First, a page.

"I realize there is some friction about it," state Sen. Tim Burchett, R-Knoxville, said of his drug testing bill while addressing the Senate General Welfare/Health and Human Resources Committee.
Officials with TennCare, the state's multibillion-dollar federally supported Medicaid program for more than 1 million Tennesseans, told Burchett that federal regulations prohibit substance abuse testing as a condition of public assistance eligibility.
DHS also said federal law prohibits the state from "imposing other standards of eligibility" to participate in the Food Stamp program.
TennCare's and DHS' interpretation of the bill's lack of federal viability turned up in the legislation's fiscal review - which usually tells lawmakers how much the bill would cost.
"I didn't know fiscal review was responsible for making legal decisions," Burchett told the committee. "The reality is we already do drug testing for folks who receive aid. ... Our (college) athletes in our schools are tested, and if they test positive for marijuana or cocaine or anything like that, they are kicked off the team or lose their scholarship - unless of course they are a blue-chip player then they have a special study on it and then hopefully it goes away. ... I'd like to make an example of them, but that seems to be the way it works."
A 2006 Kaiser Commission on Medicaid and the Uninsured report noted that "basing eligibility for publicly sponsored health coverage on low income, without categorical restrictions, could substantially reduce the number of uninsured Americans and assure coverage for those least able to pay."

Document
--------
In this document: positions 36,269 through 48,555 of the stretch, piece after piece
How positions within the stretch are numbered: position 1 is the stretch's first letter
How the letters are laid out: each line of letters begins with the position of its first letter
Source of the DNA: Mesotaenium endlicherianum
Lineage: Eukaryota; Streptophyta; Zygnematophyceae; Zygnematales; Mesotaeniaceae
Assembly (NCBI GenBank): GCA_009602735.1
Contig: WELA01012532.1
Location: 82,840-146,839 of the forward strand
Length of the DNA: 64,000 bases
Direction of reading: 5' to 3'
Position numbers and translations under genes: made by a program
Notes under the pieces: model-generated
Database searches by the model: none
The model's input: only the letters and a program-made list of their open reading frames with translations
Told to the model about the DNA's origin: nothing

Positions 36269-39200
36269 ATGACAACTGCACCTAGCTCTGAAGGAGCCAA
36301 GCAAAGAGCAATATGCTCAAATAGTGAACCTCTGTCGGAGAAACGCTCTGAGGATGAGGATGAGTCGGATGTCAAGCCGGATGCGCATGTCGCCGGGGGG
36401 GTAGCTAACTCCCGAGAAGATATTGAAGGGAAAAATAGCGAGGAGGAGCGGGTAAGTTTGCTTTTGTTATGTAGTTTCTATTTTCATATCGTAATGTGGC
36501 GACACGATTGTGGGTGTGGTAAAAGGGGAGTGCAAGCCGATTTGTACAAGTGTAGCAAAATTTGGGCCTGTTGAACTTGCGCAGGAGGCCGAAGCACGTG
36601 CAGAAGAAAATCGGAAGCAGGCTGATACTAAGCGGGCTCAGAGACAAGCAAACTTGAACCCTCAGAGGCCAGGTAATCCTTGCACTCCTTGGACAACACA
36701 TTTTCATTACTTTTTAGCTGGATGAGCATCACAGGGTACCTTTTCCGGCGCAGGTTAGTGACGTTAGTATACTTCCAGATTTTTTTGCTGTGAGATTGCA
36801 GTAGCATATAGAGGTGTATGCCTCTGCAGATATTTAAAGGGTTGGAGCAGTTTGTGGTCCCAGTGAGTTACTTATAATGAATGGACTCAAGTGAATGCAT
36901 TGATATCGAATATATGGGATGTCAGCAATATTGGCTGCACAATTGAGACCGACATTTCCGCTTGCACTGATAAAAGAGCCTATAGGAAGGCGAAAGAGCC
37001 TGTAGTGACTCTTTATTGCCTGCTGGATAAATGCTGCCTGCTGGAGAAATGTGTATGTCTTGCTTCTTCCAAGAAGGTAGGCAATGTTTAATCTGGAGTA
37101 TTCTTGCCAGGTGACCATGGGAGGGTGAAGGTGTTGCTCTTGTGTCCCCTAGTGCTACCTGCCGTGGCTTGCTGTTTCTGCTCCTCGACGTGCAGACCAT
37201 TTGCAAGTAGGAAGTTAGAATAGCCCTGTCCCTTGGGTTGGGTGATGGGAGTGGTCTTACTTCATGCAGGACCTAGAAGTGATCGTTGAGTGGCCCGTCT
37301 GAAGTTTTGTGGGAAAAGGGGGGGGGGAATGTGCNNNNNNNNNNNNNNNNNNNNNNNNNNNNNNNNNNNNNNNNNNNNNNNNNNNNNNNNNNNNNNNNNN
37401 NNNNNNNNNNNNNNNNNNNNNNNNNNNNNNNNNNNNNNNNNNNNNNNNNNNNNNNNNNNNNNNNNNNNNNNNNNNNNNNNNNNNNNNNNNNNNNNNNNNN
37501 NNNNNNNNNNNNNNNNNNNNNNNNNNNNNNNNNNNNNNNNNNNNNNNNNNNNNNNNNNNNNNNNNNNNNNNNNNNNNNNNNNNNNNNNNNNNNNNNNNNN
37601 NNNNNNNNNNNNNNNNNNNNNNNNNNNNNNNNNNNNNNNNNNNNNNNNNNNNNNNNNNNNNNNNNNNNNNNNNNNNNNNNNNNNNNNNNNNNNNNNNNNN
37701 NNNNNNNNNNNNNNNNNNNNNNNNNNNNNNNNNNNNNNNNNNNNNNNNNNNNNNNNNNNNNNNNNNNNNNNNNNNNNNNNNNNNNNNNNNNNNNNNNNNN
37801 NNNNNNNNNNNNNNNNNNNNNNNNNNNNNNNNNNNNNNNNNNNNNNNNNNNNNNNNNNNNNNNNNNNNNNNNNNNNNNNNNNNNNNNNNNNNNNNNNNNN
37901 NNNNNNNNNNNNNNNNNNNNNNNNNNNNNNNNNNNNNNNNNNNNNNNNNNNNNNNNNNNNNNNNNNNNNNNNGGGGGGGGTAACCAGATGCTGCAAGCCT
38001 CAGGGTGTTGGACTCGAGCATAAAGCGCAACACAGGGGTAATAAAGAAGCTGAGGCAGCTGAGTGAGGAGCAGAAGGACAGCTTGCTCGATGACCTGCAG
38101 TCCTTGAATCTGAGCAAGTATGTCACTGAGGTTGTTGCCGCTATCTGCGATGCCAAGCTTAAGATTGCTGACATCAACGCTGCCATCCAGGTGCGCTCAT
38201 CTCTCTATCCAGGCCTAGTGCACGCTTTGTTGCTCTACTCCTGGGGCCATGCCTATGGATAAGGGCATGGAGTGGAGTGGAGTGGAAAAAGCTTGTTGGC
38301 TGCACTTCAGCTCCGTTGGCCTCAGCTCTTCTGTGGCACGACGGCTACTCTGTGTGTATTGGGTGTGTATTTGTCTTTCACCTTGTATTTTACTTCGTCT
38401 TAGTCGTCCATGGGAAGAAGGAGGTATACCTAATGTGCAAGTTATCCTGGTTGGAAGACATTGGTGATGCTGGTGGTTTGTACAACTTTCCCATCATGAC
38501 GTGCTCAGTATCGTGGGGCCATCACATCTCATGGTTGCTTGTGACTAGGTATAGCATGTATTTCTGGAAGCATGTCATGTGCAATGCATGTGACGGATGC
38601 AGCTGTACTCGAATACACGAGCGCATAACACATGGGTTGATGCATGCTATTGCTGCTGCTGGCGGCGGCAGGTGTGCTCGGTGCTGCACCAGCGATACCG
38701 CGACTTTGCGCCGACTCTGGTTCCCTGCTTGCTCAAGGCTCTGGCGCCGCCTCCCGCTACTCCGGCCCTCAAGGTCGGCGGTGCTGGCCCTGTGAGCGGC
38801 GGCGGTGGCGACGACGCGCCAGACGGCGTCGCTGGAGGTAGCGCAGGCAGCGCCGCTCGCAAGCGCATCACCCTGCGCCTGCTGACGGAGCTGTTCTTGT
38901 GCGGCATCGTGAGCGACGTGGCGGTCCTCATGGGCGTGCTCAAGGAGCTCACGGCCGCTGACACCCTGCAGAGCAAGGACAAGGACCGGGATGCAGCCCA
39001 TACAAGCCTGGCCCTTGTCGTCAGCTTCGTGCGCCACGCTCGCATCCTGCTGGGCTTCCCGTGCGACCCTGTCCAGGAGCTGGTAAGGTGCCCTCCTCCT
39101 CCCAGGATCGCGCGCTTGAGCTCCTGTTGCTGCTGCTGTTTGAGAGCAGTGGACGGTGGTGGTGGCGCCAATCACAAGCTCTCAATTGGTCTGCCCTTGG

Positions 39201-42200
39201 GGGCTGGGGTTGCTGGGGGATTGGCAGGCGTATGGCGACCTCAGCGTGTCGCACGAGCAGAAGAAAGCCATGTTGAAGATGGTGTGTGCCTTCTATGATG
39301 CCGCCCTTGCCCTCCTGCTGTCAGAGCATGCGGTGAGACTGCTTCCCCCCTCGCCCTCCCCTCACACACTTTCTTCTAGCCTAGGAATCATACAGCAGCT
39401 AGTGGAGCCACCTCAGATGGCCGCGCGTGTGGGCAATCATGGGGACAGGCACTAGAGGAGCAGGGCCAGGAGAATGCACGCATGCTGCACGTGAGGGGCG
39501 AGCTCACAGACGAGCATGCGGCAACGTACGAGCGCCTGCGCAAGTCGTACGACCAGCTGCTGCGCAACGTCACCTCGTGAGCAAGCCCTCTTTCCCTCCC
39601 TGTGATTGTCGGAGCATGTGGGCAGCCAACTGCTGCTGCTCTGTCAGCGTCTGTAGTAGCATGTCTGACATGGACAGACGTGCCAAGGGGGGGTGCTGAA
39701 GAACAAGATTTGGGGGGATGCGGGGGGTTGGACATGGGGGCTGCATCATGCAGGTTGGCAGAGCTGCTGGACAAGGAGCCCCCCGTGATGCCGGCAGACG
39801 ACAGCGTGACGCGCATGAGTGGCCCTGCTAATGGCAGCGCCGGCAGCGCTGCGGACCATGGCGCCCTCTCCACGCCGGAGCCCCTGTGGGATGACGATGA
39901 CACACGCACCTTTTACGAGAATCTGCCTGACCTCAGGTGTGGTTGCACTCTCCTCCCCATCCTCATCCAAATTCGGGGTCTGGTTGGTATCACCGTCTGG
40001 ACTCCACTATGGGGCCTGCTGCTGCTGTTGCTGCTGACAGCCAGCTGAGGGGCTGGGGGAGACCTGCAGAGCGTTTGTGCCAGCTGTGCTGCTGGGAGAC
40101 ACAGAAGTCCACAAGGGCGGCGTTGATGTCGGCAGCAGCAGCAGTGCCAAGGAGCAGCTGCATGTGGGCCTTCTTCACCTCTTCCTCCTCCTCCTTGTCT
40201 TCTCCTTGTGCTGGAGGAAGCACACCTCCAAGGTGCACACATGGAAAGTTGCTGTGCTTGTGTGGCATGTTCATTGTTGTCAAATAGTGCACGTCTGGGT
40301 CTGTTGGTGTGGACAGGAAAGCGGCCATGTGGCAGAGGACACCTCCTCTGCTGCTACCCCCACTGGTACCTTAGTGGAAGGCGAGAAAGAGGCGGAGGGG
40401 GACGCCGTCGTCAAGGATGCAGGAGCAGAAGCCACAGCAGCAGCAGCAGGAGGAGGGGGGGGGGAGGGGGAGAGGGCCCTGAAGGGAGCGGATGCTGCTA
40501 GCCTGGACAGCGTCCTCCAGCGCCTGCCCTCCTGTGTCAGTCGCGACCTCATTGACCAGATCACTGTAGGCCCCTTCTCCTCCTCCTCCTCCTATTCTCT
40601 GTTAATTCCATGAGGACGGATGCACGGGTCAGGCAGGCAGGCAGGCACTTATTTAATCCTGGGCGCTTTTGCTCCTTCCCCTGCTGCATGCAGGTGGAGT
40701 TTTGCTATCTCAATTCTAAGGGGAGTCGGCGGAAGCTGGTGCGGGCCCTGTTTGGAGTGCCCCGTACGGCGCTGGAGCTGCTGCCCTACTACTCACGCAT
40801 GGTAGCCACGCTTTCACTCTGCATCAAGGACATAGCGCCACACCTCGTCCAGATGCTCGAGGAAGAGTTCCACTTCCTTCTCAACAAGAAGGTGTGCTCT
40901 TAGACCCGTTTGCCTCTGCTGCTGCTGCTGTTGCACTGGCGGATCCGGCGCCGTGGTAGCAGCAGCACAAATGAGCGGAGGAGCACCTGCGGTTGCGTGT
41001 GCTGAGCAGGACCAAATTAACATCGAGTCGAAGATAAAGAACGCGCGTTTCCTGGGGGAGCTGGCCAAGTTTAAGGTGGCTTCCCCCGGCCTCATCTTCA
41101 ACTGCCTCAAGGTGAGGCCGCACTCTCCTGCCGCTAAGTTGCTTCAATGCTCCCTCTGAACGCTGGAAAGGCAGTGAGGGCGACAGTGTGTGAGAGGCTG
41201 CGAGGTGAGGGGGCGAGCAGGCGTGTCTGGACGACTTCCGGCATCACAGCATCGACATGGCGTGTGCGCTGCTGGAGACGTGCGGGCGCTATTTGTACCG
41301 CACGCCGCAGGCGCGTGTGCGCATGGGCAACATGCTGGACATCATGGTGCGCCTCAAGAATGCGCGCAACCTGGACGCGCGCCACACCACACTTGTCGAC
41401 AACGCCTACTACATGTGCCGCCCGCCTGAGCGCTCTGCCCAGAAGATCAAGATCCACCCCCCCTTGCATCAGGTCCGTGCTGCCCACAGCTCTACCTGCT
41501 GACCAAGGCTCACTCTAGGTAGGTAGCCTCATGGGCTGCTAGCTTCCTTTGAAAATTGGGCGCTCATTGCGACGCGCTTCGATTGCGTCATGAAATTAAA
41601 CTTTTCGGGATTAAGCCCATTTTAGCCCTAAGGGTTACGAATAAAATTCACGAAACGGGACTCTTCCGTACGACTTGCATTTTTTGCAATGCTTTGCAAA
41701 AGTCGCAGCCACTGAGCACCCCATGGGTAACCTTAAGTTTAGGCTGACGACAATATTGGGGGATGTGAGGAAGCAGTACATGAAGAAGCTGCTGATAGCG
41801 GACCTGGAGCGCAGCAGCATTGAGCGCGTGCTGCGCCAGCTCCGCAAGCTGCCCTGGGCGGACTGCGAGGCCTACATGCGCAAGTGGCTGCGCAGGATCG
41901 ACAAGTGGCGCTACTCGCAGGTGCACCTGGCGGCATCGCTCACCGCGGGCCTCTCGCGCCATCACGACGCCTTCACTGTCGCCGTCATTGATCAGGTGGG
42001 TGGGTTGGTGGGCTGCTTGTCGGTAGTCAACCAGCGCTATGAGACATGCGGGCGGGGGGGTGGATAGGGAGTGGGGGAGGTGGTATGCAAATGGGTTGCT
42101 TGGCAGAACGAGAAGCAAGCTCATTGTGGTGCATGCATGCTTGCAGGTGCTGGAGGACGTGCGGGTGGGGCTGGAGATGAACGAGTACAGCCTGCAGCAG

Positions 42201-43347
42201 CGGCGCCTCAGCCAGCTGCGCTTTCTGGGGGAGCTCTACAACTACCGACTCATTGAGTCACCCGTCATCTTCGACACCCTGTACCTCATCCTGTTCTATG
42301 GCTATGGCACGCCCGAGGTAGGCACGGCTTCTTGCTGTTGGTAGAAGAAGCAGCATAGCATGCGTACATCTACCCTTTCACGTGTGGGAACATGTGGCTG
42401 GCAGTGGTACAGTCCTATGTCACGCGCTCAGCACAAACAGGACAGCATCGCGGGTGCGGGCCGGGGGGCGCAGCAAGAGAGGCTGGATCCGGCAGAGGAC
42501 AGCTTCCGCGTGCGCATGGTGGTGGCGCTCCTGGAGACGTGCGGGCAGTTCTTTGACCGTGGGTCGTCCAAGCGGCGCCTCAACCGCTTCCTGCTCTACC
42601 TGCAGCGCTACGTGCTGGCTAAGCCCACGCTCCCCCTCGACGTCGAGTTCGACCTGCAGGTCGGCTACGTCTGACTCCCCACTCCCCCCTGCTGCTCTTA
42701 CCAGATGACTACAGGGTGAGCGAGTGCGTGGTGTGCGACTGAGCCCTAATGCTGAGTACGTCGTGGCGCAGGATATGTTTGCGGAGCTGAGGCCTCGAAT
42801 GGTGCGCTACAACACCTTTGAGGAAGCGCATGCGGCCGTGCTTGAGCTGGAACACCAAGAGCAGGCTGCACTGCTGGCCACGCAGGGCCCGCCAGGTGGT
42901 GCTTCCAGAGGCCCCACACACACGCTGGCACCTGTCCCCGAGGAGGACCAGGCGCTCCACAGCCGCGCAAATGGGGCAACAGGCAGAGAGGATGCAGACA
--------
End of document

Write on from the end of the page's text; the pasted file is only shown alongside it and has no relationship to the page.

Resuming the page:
Senate Speaker Pro Tem Rosalind Kurita, D-Clarksville, suggested Burchett's bill might contain unwanted negatives - like eliminating children from coverage.
"What do we do with those children?" she asked. "I don't think we throw everything out. ... Our goal should be to get people off drugs. ... Everyone is frustrated when you see programs that don't really help somebody. Tightening up the system is good, but I think we will just simply see a link between being on drugs and being on welfare."
Burchett said law enforcement officials tell him that people are using public assistance funds to buy drugs.
"If we tested these folks and we knew that, we could possibly get them into some sort of program that maybe we could do something about it," Burchett said.
The Office of Inspector General, an agency separate from TennCare, is currently involved in arresting TennCare recipients for fraudulently using benefits to buy prescriptions illegally.
Burchett's bill was reset to be considered in a future committee meeting.
For more about the bill go to www.legislature.state.tn.us and click on "Legislation." The bill's number is SB 0102.